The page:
Thursday, June 18, 2009


This last Monday night, Foodista collaborated with Michael Hebb of and Foraged and Found Edibles in the Caffe Vita Loft for a "Friends of Foodista" dinner. What came together in the kitchen was beyond extraordinary. If you have followed Michael Hebb lately, you'll notice that the guy is involved in a variety of projects all over Seattle and making the rules up as he goes.

As part of the evening's experiment, I showed up to the Vita loft around 11:30 am and set up my laptop at the edge of the kitchen counter right next to Chef Conor Donahue, from San Francisco who was busy slicing butter clams and began to document recipes directly into Foodista as each recipe was created in front of me.

The dinner wasn't completely thrown together by the seat of their pants- over the weekend, chef and co-founder of Foraged and Found Edibles, Christina Choi and Chef Donahue met with Hebb and decided on a menu inspired by seasonal and foraged ingredients from the area. The menu would be about the ingredients. Every recipe on Monday night's menu was either foraged wild or locally harvested. Even the butter clams for the Butter Clam Fritter Appetizer was foraged by Foodista co-founders Barnaby and Sheri over a long weekend near Hope Island.

Chef Choi showed up at the loft carrying ingredients freshly picked only 24- 48 hours prior and set to work baking off Elderberry Shortbread to go with the local strawberries with elderberry syrup that we would later eat for dessert. As I was attempting to write precise recipes into the Foodista site, I received less than standard responses to measurements, techniques and even ingredients for most of the recipes. Not to anyone's fault, it's just that chefs don't often use measurements while they are cooking, chefs cook by feel, taste, touch and smell. So when I ask for the recipe on how to make their specific court bouillon, they're recipe suggestion was to "use what you have lying around," only half joking of course. For example, while Hebb was preparing the octopus, I asked, "Okay, so what is the next step?"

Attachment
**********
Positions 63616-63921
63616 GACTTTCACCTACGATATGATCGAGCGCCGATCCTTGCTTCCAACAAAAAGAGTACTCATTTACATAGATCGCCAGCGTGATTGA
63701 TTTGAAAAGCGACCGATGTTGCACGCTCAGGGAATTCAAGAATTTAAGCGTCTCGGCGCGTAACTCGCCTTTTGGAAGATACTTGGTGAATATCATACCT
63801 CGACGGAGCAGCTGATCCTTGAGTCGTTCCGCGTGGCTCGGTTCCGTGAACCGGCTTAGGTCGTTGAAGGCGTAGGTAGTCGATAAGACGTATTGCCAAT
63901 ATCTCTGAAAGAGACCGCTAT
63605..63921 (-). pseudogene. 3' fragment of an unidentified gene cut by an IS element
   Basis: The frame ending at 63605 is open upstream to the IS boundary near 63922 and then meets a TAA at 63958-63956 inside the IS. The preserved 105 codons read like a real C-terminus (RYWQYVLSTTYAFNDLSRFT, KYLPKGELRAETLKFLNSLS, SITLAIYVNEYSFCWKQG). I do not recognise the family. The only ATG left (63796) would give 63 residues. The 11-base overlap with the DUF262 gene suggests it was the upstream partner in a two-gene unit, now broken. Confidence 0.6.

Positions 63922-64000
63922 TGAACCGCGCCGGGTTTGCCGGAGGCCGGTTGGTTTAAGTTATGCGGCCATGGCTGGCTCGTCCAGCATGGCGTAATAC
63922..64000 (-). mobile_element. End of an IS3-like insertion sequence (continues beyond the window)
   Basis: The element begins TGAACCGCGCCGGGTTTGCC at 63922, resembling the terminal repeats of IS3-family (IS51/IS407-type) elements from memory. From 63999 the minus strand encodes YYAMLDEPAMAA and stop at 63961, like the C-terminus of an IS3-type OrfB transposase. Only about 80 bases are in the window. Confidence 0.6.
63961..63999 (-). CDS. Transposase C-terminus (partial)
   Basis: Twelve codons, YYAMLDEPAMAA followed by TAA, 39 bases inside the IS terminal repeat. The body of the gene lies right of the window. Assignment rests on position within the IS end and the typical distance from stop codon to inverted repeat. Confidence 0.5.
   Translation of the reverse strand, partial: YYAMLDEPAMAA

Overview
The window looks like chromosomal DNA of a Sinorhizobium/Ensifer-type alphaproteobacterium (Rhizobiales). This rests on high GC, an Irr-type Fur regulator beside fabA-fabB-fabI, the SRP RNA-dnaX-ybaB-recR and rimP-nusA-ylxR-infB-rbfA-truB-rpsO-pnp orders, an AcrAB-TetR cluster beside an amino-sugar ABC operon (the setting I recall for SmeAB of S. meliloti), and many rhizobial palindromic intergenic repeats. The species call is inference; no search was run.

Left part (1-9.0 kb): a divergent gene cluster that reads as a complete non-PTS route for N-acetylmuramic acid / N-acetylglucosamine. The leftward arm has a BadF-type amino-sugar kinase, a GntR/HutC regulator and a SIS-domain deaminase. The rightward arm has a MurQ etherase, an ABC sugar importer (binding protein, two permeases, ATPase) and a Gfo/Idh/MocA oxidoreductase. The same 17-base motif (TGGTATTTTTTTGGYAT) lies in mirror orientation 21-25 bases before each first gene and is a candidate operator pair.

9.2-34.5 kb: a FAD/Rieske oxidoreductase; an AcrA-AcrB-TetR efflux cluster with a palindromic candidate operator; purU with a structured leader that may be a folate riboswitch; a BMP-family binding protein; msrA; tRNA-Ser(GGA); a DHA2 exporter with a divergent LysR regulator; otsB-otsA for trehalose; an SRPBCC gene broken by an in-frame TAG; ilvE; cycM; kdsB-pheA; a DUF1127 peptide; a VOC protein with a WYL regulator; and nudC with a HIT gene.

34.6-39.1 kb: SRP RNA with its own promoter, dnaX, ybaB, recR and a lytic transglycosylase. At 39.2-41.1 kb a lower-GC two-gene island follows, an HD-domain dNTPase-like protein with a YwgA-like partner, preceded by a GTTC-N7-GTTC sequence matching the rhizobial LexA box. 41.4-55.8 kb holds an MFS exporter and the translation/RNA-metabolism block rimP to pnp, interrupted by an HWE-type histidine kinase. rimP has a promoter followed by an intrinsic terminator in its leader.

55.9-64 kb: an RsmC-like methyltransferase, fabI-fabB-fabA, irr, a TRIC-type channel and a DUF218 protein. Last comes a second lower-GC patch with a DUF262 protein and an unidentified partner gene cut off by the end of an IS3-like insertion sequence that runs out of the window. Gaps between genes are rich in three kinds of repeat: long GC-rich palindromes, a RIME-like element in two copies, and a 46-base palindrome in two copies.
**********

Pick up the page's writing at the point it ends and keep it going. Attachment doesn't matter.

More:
“Use a sharp knife and cut head from tentacles," he said.

“And then what do you with the head?"

“Say... give it to your cat."

"Michael, can you tell me what is in the spice rub for the elk shoulder and what the amounts were?"

His response was, “Open your pantry, use a variety of spices that appeal to you. We used juniper berries, fennel seeds, chili flakes, cumin and corinander guajillo chili peppers."

Over the course of the day and into the evening I watched the three experienced chefs create stunning dishes out of simple, but high quality ingredients and all inside a fairly basic kitchen set up. The dishes were beautiful, delicious and made with respect to the ingredients. I kept thinking as each gorgeous dish was passed around the table, I’ve seen these ingredients before, I can do this at home. When you buy fresh and local, the ingredients speak for themselves and don’t require too much work on your part. Plus, you are supporting local farmers and foragers who didn’t fly your produce from half way around the world to get it to you. If you need a little inspiration for turning your farmer market seabeans or garlic scapes into a great meal, check out the recipes created by Onepot on Foodista.



butter clam fritters with wild sorrel aioli

lemon balm leaves with raw porcini salad and chive flowers.


local scallop crudo with sea beans and shiso

Octopus with fingerlings and wild onion blossoms

elk shoulder with porcini, farro, and garlic scapes

wood violet and miners lettuce salad


local strawberries with elderflower syrup and cream

farm direct vita sumatra gayo river coffee

Butter Clam Fritters With Wild Sorrel Aioli on Foodista
Octopus With Fingerlings And Garlic Scapes on Foodista
Braised Elk Shoulder on Foodista

Sunday, June 14, 2009

Back at the Herbfarm

I took a little time off from the Herbfarm in order to move, change jobs and help put on the IFBC. It's been the nuttiest April-May I can ever remember, all in very positive ways. I'm working for Foodista now, an online encyclopedia of all things food. It's a total blast and such a refreshing change from what I was doing previously. While needed work is being done to our new house, Mark and I are living with my brother, in Edmonds. New to us that is- it's a 101 year old house which means it thousands of dollars of repairs, but the cool thing is we get to work with good bones, a clean slate if you will. A kitchen design, all my own.Even as busy as I get, each time I go back to the Herbfarm, it's like walking onto a good friend's property, a neighborhood bar or a familiar elementary school playground. It's become a place that I feel at ease with, the heighten sensitivity of being "the new kid" has finally worn off and I can make my way around the chickens and pigs. I have gotten to know the place quite well, but there are still so many things that I need to learn.